Read Full Post »

In 1774, a compromise was hammered out – the laws of the new Province of Quebec would be a mixture of the British and the French systems. For minor crimes, contracts, and lawsuits French law would be used. But for serious cases, the new province would use British law, and Sodomy was considered a serious crime. What was the result?

To understand that, we’re going to have to go back half a millennium.

English “Sodomy”

In 1533, as Henry VIII was hard at work destroying the Catholic Church’s power in England, he turned to the problem of religious law. In order to break the church, he would have to take away its power to enforce laws of morality, and replace them with secular laws.

In 1533, he produced his sodomy law, because “there is not yet sufficient and condign punishment appointed and limited by the due course of the Laws of the Realm for the detestable and abominable Vice of Buggery committed with mankind or beast”:

”..the offenders being hereof convicted by verdict confession or outlawry shall suffer such pains of death and losses and penalties of their good chattels debts lands tenements and hereditaments as felons do according to the Common Laws of this Realm. And that no person offending in any such offence shall be admitted to his Clergy…”

The bit about “chattels” and “hereditaments” meant that English law, like French law, said the sodomite’s possessions would be confiscated by the government, rather than going to their next of kin. The bit about “Clergy” meant that even priests and monks could be executed under this law (they could not be executed for murder, implying that sodomy was worse).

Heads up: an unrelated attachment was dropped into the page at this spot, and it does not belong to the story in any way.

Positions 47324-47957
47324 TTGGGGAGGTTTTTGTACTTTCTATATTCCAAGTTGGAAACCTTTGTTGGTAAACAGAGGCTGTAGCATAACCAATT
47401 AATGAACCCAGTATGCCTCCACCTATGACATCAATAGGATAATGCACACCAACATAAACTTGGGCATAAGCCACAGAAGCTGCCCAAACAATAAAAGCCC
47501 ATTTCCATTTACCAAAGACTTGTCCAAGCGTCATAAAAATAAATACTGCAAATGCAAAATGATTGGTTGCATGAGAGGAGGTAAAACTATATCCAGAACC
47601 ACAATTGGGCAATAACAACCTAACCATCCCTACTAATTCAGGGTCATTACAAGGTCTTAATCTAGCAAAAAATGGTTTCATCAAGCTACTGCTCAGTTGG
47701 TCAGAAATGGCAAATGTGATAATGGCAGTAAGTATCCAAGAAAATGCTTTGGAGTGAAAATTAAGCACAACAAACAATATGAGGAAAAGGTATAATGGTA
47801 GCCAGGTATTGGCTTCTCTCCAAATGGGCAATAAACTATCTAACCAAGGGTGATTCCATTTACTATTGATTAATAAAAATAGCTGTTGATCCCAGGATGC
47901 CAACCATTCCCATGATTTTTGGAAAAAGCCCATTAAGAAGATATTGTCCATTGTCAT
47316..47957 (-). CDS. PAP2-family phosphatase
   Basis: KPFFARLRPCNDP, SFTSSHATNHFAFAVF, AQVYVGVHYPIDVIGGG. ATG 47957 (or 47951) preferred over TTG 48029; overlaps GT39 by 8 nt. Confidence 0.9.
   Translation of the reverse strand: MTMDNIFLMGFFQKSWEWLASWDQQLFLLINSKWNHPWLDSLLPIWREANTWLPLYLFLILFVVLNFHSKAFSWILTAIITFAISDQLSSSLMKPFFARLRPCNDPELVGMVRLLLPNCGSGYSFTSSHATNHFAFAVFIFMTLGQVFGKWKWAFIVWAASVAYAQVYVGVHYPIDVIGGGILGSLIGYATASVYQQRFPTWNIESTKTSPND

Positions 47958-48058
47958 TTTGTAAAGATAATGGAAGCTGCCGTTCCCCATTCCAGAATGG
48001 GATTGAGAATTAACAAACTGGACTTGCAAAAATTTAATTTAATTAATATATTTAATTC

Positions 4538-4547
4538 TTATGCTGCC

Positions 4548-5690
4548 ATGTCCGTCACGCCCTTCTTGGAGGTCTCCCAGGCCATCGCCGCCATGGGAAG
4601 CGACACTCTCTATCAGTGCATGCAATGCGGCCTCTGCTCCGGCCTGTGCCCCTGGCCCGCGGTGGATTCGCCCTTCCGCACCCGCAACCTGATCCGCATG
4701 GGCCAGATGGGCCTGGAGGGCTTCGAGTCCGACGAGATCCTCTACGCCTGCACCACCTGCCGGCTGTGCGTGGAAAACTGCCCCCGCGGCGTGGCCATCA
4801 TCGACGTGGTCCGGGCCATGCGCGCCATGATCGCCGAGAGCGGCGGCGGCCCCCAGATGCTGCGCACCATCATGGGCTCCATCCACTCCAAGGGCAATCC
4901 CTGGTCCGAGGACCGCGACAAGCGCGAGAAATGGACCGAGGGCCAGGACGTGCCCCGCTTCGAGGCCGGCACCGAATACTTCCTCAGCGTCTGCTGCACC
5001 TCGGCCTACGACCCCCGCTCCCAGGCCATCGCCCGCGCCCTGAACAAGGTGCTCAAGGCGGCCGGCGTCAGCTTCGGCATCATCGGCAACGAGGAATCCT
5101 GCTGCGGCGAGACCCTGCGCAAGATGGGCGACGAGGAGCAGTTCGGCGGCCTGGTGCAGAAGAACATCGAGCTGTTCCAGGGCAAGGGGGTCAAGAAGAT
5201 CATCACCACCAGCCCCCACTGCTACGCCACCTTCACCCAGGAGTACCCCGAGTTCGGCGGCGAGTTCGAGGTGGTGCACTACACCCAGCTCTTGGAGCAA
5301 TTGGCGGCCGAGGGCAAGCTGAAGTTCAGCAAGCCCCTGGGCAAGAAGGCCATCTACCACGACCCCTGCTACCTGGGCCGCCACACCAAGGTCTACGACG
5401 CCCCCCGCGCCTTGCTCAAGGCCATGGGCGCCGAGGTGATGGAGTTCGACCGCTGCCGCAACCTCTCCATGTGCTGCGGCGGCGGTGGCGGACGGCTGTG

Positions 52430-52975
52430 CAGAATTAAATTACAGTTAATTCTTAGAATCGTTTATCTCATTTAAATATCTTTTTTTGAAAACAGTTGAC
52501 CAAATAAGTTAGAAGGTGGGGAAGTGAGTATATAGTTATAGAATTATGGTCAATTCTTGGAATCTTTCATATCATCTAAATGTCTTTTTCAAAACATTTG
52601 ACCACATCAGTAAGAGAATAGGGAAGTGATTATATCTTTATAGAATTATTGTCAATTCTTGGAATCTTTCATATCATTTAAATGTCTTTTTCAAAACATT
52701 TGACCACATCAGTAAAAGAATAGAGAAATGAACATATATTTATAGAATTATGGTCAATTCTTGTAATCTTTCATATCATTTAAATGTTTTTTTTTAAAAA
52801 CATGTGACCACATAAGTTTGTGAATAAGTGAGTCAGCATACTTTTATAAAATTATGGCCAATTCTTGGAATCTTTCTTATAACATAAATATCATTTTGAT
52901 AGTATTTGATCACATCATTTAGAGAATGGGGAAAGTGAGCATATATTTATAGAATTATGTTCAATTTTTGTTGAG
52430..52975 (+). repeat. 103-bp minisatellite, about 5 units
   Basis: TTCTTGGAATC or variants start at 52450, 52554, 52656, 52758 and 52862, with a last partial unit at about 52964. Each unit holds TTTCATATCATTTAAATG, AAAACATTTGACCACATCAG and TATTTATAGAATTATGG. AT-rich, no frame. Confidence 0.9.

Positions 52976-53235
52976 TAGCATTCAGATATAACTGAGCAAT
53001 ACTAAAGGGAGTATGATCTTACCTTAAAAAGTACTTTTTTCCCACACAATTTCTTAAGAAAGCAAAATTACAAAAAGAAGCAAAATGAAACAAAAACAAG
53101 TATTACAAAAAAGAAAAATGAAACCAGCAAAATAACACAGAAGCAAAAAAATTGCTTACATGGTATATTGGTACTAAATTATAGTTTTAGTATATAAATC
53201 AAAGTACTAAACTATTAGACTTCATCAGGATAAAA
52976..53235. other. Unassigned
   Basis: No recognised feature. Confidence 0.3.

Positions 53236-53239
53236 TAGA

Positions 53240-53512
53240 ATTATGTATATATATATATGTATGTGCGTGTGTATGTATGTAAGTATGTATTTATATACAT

These two last details came in handy when Henry VIII decided to kill the monks and nuns, and take their monastery lands – the same trick Philip IV had pulled in France against the Knights Templar 200 years before. Likely Henry VIII had this in mind when he was writing the law. The claims that the monks were “sodomites” (thanks to information his spies had gathered) formed the basis of this propaganda.

There was only one problem — like French law, English law neglected to explain what “buggery” was. King Henry’s law never actually defined it. Later versions also didn’t bother. In the early 1840s, the law as rewritten under Queen Victoria and appearing in the Consolidated Statutes of Canada was no less vague:

”Every person guilty of the abominable crime of Buggery, committed with mankind or with animal, shall suffer death as a felon.”

When the law was again re-written under Victoria to eliminate the death penalty altogether in Canada in 1869, it still didn’t explain:

”Whosoever is convicted of the abominable crime of buggery committed either with mankind or with any animal, shall be liable to be imprisoned in the Penitentiary for life, or for any term not less than two years.”

Fortunately for judges, most of the major English legal experts were happy to explain “sodomy.”

Coke, Blackstone, and Burn